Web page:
Chapter: Java The Complete Reference - The Java Library - String Handling

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Special String Operations - Java

Because strings are a common and important part of programming, Java has added special support for several string operations within the syntax of the language.

Special String Operations

 

Because strings are a common and important part of programming, Java has added special support for several string operations within the syntax of the language. These operations include the automatic creation of new String instances from string literals, concatenation of multiple String objects by use of the + operator, and the conversion of other data types to a string representation. There are explicit methods available to perform all of these functions, but Java does them automatically as a convenience for the programmer and to add clarity.

 

String Literals

 

The earlier examples showed how to explicitly create a String instance from an array of characters by using the new operator. However, there is an easier way to do this using a string literal. For each string literal in your program, Java automatically constructs a String object. Thus, you can use a string literal to initialize a String object. For example, the following code fragment creates two equivalent strings:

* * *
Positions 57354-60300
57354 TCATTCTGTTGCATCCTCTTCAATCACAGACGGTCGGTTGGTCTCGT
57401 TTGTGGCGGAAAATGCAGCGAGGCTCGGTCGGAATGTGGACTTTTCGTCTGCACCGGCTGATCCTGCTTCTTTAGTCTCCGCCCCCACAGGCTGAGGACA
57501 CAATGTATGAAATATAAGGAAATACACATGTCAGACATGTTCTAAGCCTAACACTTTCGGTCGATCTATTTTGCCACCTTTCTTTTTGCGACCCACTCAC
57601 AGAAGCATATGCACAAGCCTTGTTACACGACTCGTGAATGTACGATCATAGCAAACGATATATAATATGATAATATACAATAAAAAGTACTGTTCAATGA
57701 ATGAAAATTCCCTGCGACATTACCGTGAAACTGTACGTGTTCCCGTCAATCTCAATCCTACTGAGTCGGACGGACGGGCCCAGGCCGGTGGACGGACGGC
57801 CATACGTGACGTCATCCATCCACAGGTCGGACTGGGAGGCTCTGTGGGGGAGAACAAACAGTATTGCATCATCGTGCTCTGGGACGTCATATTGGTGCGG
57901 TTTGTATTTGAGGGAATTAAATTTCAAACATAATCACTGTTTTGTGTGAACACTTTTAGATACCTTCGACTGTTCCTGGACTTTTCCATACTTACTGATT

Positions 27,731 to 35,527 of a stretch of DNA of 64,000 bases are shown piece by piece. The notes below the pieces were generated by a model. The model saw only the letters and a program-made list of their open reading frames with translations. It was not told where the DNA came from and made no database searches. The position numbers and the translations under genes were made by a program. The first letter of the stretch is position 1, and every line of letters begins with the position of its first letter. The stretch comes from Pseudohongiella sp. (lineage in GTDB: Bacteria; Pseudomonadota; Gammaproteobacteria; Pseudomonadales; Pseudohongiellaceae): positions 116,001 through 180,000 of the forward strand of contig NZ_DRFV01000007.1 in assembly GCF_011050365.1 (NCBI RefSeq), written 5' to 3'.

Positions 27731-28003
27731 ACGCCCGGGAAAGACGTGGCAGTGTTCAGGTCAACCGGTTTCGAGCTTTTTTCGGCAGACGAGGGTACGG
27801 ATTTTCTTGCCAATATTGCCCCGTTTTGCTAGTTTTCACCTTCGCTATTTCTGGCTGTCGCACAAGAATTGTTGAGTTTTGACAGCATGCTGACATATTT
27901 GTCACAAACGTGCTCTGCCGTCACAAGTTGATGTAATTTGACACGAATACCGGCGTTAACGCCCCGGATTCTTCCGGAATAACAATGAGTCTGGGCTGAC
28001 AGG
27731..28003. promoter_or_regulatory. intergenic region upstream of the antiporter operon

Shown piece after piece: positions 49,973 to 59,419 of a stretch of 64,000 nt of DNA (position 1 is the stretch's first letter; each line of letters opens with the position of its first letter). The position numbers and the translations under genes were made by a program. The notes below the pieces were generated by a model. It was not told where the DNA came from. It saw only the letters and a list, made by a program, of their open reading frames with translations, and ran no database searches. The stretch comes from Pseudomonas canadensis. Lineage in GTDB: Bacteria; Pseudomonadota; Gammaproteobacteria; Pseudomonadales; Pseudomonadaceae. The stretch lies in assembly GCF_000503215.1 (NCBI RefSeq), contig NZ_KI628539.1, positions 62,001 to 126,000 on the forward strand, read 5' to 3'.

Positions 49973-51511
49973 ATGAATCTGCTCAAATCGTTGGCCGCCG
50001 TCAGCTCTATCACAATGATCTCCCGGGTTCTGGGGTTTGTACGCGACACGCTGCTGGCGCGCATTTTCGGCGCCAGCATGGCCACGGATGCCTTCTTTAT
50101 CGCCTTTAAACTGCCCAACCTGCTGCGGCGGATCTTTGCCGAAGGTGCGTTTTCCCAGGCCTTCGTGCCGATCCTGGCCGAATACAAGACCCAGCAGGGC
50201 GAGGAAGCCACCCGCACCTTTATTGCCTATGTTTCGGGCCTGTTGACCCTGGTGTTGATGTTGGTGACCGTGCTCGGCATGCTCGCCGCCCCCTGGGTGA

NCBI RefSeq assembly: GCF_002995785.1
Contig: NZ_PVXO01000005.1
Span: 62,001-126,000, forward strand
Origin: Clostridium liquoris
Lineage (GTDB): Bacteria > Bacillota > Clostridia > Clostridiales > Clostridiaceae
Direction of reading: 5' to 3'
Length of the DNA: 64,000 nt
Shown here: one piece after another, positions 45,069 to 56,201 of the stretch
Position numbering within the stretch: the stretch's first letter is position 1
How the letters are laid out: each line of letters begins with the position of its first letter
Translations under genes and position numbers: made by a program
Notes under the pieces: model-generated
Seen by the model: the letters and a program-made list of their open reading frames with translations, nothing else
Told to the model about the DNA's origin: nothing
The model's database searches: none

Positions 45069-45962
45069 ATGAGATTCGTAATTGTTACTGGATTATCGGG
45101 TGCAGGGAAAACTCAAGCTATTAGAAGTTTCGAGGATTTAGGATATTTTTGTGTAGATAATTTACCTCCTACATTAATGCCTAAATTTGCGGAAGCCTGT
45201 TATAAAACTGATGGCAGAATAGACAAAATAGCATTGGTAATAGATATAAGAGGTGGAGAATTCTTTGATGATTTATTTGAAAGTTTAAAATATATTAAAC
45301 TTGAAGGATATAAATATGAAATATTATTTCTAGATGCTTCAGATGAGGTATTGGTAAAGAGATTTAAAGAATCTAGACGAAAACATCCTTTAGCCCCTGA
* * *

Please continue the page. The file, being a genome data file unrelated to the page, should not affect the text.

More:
char chars[] = { 'a', 'b', 'c' }; String s1 = new String(chars);

 

String s2 = "abc"; // use string literal

 

Because a String object is created for every string literal, you can use a string literal any place you can use a String object. For example, you can call methods directly on a quoted string as if it were an object reference, as the following statement shows. It calls the length( ) method on the string "abc". As expected, it prints "3".

System.out.println("abc".length());

String Concatenation

In general, Java does not allow operators to be applied to String objects. The one exception to this rule is the + operator, which concatenates two strings, producing a String object as the result. This allows you to chain together a series of + operations. For example, the following fragment concatenates three strings:

 

String age = "9";

 

String s = "He is " + age + " years old.";

 

System.out.println(s);

 

This displays the string "He is 9 years old."

 

One practical use of string concatenation is found when you are creating very long strings. Instead of letting long strings wrap around within your source code, you can break them into smaller pieces, using the + to concatenate them. Here is an example:

 

// Using concatenation to prevent long lines.

class ConCat {

 

public static void main(String args[]) { String longStr = "This could have been " +

 

"a very long line that would have " +

 

"wrapped around. But string concatenation " + "prevents this.";

 

System.out.println(longStr);

 

}

 

}

 

String Concatenation with Other Data Types

 

You can concatenate strings with other types of data. For example, consider this slightly different version of the earlier example:

 

int age = 9;

 

String s = "He is " + age + " years old."; System.out.println(s);